The good news here is that you can find entire low volume collections that take the work out of mixing and matching for you.  Since I sell Art Gallery Fabrics, that is the line I know best.  Some examples of their collections include Serenity Fusions or their new Vert Fusions which I have used as an example in the pic above.  However, other fabric lines are sure to carry their own.

Low volumes are fantastic to keep in fat quarter cuts if you like to make scrappy quilts.  However, I love to use a low volume print as background!  It adds an expert touch without being overwhelming.  Using prints as background can be a bit tricky, but it is almost always safe with a low volume print.  You can see in my Better Together quilt that I used a low volume blender for the background and the result is sweetly vintage, yet it doesn't distract from the other prints.

So, depending on how much you dare, you may want to keep in mind that a good low volume print is worth buying in yardage (3 yards is usually a safe bet for most throw size quilts) if you want to give a low volume background a go. Otherwise, start with some fat quarters or half yards.  It will help balance your stash and be a great addition.  As a follower of mine pointed out, blenders and low volumes are great to add to your cart when you need to meet a minimum for shipping.  You will always find a use for them--especially low volumes.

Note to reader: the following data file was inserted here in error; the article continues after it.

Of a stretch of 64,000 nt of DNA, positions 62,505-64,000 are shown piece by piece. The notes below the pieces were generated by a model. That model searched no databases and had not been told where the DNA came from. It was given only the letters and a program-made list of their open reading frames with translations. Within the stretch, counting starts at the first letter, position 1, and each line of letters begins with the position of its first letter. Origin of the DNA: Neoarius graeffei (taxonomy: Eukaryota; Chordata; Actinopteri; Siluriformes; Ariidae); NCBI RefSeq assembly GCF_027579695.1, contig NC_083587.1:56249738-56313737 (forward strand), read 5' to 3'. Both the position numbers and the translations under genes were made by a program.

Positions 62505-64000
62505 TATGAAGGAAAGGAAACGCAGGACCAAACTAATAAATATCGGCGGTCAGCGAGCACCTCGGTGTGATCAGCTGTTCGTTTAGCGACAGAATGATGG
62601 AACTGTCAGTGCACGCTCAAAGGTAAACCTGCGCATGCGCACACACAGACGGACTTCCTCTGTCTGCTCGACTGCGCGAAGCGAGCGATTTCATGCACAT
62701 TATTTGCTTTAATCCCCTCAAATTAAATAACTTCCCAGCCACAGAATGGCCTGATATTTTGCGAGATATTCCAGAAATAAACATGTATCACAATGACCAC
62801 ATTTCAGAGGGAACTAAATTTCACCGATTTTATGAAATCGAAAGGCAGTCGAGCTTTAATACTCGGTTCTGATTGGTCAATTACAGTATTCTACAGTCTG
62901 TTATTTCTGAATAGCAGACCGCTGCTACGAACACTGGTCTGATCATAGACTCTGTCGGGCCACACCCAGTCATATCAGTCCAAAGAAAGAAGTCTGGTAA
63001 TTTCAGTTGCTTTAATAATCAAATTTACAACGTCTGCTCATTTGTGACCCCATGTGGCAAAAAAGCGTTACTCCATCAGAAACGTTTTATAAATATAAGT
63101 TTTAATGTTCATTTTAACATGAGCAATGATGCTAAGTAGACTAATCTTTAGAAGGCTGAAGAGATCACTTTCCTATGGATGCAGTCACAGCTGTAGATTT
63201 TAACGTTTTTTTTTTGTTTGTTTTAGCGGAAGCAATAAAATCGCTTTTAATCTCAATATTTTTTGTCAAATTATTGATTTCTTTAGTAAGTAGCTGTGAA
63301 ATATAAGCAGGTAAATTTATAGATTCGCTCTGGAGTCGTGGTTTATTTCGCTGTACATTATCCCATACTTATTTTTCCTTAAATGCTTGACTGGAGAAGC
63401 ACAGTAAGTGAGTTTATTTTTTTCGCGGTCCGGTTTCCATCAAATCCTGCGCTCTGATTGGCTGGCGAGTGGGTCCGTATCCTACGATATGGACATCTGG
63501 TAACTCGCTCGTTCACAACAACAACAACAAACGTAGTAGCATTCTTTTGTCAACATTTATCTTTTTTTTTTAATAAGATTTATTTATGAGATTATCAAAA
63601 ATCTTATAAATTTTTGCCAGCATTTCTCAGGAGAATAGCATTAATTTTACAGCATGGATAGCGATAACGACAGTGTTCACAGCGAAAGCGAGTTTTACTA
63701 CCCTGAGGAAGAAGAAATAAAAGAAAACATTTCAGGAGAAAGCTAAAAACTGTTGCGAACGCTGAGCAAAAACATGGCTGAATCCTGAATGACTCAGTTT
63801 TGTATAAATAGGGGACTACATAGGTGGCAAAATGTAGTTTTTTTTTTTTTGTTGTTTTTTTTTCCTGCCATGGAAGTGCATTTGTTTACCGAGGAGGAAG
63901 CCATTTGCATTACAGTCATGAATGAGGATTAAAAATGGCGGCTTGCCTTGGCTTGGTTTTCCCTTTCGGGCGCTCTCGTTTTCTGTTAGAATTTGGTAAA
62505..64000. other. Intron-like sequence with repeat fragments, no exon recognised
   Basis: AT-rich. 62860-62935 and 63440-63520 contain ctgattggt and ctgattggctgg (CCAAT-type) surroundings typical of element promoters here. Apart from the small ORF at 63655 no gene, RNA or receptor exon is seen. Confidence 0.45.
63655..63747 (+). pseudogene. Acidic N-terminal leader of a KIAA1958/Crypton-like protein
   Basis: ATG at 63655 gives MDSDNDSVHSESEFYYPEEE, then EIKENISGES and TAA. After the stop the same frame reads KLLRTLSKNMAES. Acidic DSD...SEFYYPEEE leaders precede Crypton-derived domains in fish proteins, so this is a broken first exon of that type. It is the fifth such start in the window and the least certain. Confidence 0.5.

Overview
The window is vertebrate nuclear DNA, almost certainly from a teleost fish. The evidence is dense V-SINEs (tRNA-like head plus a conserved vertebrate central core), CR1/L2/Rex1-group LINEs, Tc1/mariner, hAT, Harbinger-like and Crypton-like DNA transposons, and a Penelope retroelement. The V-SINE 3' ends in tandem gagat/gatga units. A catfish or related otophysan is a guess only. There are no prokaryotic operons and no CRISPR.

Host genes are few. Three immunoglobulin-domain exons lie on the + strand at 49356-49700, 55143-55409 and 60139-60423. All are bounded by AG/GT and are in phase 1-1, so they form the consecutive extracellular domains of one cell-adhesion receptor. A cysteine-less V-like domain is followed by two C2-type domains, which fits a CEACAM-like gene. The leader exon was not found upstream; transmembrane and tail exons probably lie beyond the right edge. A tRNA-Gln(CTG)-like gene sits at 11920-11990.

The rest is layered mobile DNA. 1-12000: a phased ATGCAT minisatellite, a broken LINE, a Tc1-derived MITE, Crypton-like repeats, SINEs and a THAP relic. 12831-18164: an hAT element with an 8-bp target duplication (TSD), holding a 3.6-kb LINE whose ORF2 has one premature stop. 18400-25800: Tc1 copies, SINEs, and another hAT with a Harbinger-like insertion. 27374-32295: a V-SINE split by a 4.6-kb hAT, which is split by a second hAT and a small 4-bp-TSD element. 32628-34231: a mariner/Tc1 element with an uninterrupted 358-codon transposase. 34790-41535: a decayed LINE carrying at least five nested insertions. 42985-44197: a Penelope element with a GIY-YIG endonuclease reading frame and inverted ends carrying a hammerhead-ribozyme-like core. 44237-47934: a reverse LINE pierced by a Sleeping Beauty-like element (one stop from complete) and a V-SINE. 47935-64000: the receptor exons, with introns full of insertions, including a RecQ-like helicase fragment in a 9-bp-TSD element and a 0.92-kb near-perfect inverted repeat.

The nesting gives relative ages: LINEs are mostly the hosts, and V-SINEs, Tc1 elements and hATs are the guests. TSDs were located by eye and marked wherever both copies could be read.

I only have one word of warning about low volumes.  Perhaps now you are thinking, I want to make a low volume quilt.  I think that is a fantastic idea!  But if you are a new quilter or haven't worked in all low volumes before, I encourage you to do one of two things.  

One:  either buy a whole collection of coordinating prints.  Or, two, make sure to put the fabrics you want to use up on a design wall and then photograph them from about 6 feet away.  

The reason I say this is that low volume can quickly turn into "void" if you don't include enough contrast (ask me how I know😅).  Or worse, if you include one solid or print that is just a bit too will be all that you see.  Low volumes are like an "all natural, no make up" make up look.  It is way harder to achieve since it is so understated.

Also, low volume quilts are notoriously difficult to photograph and, even when someone gets a good pic, I can guarantee that quilt is 1000 times more beautiful in real life.  So if you aren't comfortable with how much contrast is too much or not enough, pair a pretty collection like Vert fusions with a few soft-toned solids, take some pics to verify everything looks balanced and voila!   You will have a beautiful quilt in no time.